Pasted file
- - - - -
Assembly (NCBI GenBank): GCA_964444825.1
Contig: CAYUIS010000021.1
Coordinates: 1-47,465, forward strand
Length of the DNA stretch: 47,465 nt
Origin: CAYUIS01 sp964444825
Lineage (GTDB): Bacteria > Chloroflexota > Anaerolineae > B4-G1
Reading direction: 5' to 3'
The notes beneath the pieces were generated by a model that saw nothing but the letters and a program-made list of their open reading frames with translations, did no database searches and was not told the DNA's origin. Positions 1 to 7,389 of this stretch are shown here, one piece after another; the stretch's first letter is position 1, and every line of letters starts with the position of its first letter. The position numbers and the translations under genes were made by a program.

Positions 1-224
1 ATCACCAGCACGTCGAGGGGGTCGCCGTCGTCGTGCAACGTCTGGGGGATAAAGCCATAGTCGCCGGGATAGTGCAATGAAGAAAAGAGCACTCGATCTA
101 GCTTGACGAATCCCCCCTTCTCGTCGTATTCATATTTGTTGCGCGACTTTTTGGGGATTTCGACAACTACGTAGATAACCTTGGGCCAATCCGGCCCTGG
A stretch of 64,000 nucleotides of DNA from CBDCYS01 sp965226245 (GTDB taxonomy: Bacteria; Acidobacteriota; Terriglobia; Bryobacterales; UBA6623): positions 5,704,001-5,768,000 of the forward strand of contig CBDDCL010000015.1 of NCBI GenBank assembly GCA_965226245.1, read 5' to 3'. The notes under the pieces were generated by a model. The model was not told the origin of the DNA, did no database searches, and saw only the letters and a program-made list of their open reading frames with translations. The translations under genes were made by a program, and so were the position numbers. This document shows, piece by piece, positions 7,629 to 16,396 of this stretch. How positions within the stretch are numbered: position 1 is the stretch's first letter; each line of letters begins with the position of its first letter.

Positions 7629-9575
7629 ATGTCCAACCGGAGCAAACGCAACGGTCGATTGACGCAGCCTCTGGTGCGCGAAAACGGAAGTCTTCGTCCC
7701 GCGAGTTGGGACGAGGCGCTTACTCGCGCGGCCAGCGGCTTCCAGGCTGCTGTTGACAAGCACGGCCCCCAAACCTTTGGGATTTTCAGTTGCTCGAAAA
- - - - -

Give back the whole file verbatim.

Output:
Assembly (NCBI GenBank): GCA_964444825.1
Contig: CAYUIS010000021.1
Coordinates: 1-47,465, forward strand
Length of the DNA stretch: 47,465 nt
Origin: CAYUIS01 sp964444825
Lineage (GTDB): Bacteria > Chloroflexota > Anaerolineae > B4-G1
Reading direction: 5' to 3'
The notes beneath the pieces were generated by a model that saw nothing but the letters and a program-made list of their open reading frames with translations, did no database searches and was not told the DNA's origin. Positions 1 to 7,389 of this stretch are shown here, one piece after another; the stretch's first letter is position 1, and every line of letters starts with the position of its first letter. The position numbers and the translations under genes were made by a program.

Positions 1-224
1 ATCACCAGCACGTCGAGGGGGTCGCCGTCGTCGTGCAACGTCTGGGGGATAAAGCCATAGTCGCCGGGATAGTGCAATGAAGAAAAGAGCACTCGATCTA
101 GCTTGACGAATCCCCCCTTCTCGTCGTATTCATATTTGTTGCGCGACTTTTTGGGGATTTCGACAACTACGTAGATAACCTTGGGCCAATCCGGCCCTGG
A stretch of 64,000 nucleotides of DNA from CBDCYS01 sp965226245 (GTDB taxonomy: Bacteria; Acidobacteriota; Terriglobia; Bryobacterales; UBA6623): positions 5,704,001-5,768,000 of the forward strand of contig CBDDCL010000015.1 of NCBI GenBank assembly GCA_965226245.1, read 5' to 3'. The notes under the pieces were generated by a model. The model was not told the origin of the DNA, did no database searches, and saw only the letters and a program-made list of their open reading frames with translations. The translations under genes were made by a program, and so were the position numbers. This document shows, piece by piece, positions 7,629 to 16,396 of this stretch. How positions within the stretch are numbered: position 1 is the stretch's first letter; each line of letters begins with the position of its first letter.

Positions 7629-9575
7629 ATGTCCAACCGGAGCAAACGCAACGGTCGATTGACGCAGCCTCTGGTGCGCGAAAACGGAAGTCTTCGTCCC
7701 GCGAGTTGGGACGAGGCGCTTACTCGCGCGGCCAGCGGCTTCCAGGCTGCTGTTGACAAGCACGGCCCCCAAACCTTTGGGATTTTCAGTTGCTCGAAAA